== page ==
High-tech operating room helps reclaim a life
In just three months, 17-year-old Harrison Linsky went from being a picture-perfect high school junior to a lethargic, reclusive teenager. Starting in September of 2009 with what seemed like a normal cold—a runny nose and cough—Harrison’s health began to rapidly deteriorate.
Over time, the captain of the Garces Memorial High School football team and star student developed seizures, short-term memory loss and continuous headaches so painful that all he wanted to do was sit in a dark room.
When it came to the point where he could only remember five minutes of his 75-minute class, and he had to leave school early every day, Harrison’s parents wondered if he’d suffered a concussion during a football game. “Harrison plays the line,” explains his mother, Jeannene Linsky. “I remember watching him at a game thinking he looked like he was moving in slow motion, as if he were slugging through mud.”
Jeannene quickly arranged an appointment with their doctor in California, who ordered an MRI scan that showed a tiny lesion on his right frontal lobe. The family was referred to UCSF Medical Center (UCSF), where they diagnosed Harrison with an infiltrating lesion/mass, likely a low-grade glioma. Because it was so small, they were not confident that the tiny mass was producing such dramatic symptoms.
Further, because of its location, surgery would be risky. UCSF recommended waiting a few months to reassess the situation. “Our son was so active,” says Jeannene, “and his life had completely changed. It was impossible as a parent to do nothing.”
So Todd Linsky, Harrison’s father, researched top pediatric neuroscience centers and contacted Nicole Ullrich, MD, PhD, a pediatric neurologist at Children’s Hospital Boston, for a second opinion. Working with the family, Ullrich collected relevant personal data and diagnostic scans to present at the Pediatric Brain Tumor Program’s weekly Brain Tumor Conference, attended regularly by nearly 25 specialists including pediatric neurologists, neurosurgeons, neuro-oncologists, radiologists and radiation therapists, among others, from Children’s and Dana-Farber Cancer Institute.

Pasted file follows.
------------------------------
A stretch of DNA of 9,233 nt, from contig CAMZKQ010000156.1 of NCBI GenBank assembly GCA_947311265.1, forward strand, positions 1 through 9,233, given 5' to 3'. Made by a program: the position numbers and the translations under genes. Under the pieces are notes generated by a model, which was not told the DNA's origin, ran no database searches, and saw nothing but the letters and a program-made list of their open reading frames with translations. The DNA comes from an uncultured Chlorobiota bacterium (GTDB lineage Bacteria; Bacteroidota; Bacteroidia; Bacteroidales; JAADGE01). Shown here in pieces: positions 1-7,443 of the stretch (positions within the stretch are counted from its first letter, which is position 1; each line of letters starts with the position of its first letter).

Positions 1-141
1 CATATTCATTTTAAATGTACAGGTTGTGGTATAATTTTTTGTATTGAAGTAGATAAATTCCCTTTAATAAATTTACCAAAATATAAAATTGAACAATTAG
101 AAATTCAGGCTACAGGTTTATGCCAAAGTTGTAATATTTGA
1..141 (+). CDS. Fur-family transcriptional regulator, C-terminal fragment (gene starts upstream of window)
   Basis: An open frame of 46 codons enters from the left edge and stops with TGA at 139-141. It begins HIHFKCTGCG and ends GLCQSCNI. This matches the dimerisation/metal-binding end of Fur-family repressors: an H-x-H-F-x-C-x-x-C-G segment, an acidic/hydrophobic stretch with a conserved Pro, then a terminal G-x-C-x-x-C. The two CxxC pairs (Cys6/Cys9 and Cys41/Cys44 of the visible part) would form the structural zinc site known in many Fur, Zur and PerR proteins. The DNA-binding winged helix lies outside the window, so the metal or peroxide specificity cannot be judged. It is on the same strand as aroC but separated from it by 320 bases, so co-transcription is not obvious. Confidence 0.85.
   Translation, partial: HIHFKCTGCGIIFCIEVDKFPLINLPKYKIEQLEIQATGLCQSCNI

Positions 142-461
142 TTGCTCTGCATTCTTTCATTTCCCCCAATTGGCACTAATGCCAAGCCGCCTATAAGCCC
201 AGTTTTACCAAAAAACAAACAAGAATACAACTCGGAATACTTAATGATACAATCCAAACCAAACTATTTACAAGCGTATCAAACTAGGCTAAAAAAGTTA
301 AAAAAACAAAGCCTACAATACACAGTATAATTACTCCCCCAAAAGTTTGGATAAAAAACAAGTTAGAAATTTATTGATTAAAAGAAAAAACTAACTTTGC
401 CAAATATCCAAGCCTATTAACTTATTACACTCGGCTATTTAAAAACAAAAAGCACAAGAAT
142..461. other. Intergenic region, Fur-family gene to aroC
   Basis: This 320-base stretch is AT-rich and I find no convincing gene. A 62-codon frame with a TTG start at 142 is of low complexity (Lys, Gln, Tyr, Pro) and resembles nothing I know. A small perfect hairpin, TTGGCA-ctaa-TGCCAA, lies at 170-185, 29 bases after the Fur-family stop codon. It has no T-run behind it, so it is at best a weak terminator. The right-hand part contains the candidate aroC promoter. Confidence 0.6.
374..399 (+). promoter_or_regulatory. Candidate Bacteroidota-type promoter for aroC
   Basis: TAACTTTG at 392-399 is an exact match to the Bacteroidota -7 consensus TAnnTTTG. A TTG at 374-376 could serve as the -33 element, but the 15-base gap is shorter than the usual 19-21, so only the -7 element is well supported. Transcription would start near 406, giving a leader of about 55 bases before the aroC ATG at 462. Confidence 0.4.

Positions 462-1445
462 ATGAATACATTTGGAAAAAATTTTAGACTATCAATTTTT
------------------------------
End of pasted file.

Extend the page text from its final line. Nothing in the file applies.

“This multidisciplinary Brain Tumor Conference gives us the ability to capitalize on our collective expertise,” she says. “We consider everything—symptoms, pathology reports, imaging scans, available technologies and treatments, information from families and potential outcomes—in making treatment decisions.”
INtraoperative image showing resection from the center of the lesion.
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Liliana C. Goumnerova, MD, a pediatric neurosurgeon at Children’s, agrees. “As a group, we determined that Harrison’s tumor could be causing the symptoms,” she says. “Further, we felt that surgery in our Intraoperative MRI was an option because the images would help us confirm we were in the correct location and prevent us from damaging or removing any part of Harrison’s eloquent cortex.”
In late December, the Linskys flew to Boston for Harrison’s surgery, where they met their Children’s doctors in person for the first time. Goumnerova credits the Intraoperative MRI for Harrison’s successful eight-hour operation, which included both surgical and scanning time. “I was completely guided by the images because there was absolutely no difference between the tumor and surrounding brain tissue,” she says.
Harrison had a dramatic improvement right away. Within days, he was discharged from the hospital and cleared to go home, although the family chose to stay in Boston through the New Year. On January 4, 2010, Harrison returned to California, where he started school the next day.
“It’s like night and day,” says Harrison. “Before surgery, school was really hard. I was so lost, and I couldn’t focus.” With the ongoing support of the entire Garces Memorial community, Harrison has completely caught up on his studies and boasts a 4.2 GPA. “I had a few month hiccup, but now I’m fine. No headaches, no issues.”
The Linskys are grateful to have found their way to Children’s. “There isn’t an Intraoperative MRI on the West Coast,” says Jeannene, “and the Children’s team looked at the big picture, including our concerns about Harrison’s quality of life and future.”
There’s just one more thing Harrison needed to hear to get back to normal: that he can play football again. On March 25, three months after surgery, he received the good news from Goumnerova—news that surely left him smiling the entire 3,000-mile flight home.